From Robert R. Livingston
New York 28h. Sepr 1801
On the rect of your favor of the 4th. I broke up my family & came to this place where I am arranging every thing for my departure. I have not however yet recd my despatches commission &c. Within five days after their arrival I shall be on board. I find from all the inquiries I can make here, that there will be little or no saving in point of time between sending the ship to Havre or Bourdeux. The winds blow uniformly into the bay of Biscay during the automnal months, so that the beating out is a matter of considerable time. The Coast is also a bad one, & the navigation of the Garone dangerous & difficult. These circumstances make me anxious that the ship should proceed as originally intended to Havre, particularly when the very great expence & difficulty that will attend the carr[y]ing of all my family & baggage by land four hundred miles thro roads that are by all accounts almost impossible is taken into Consideration. Unless very strong reasons plead for Bourdeux I flatter myself my convenience will be so far consulted as to change the destination of the ship.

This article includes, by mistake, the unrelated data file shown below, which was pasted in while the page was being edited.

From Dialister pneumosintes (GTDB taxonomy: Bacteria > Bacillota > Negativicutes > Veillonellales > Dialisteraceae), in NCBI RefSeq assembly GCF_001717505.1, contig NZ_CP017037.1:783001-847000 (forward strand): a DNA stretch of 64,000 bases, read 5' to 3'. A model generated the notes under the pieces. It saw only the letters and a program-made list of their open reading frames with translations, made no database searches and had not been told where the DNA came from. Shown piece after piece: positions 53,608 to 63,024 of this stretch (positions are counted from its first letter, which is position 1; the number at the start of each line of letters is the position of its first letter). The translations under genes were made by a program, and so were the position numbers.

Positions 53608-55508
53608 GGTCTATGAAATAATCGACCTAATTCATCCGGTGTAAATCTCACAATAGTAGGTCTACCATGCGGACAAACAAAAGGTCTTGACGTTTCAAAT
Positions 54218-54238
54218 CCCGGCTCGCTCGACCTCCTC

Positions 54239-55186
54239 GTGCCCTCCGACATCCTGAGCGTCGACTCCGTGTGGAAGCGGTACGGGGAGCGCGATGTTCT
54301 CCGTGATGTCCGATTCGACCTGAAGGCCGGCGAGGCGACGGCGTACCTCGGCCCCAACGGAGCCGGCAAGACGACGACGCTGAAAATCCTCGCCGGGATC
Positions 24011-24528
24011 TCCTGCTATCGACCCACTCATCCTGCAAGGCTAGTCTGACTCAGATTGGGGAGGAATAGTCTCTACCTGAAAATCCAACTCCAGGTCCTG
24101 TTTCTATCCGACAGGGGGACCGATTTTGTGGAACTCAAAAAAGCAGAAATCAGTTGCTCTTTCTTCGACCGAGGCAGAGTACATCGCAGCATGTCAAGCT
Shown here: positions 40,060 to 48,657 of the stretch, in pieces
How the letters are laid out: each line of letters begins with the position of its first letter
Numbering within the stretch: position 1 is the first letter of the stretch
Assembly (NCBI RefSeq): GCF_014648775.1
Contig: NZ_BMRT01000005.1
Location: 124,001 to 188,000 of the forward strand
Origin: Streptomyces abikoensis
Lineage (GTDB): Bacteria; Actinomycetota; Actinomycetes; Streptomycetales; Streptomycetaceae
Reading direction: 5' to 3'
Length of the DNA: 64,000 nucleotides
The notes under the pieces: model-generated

It seems now pretty well understood that the treaty has been ratified since the departure of the Maryland so that that difficulty will be got over. By an arrival from England there is reason to think that Cairo is taken this may somewhat smooth the path to peace.
I shall write to you after I have had the honor to receive your final orders. In the mean time I am—With sincere attatchment Dear Sir Your Most Obt hum: Sert.
Robt R Livingston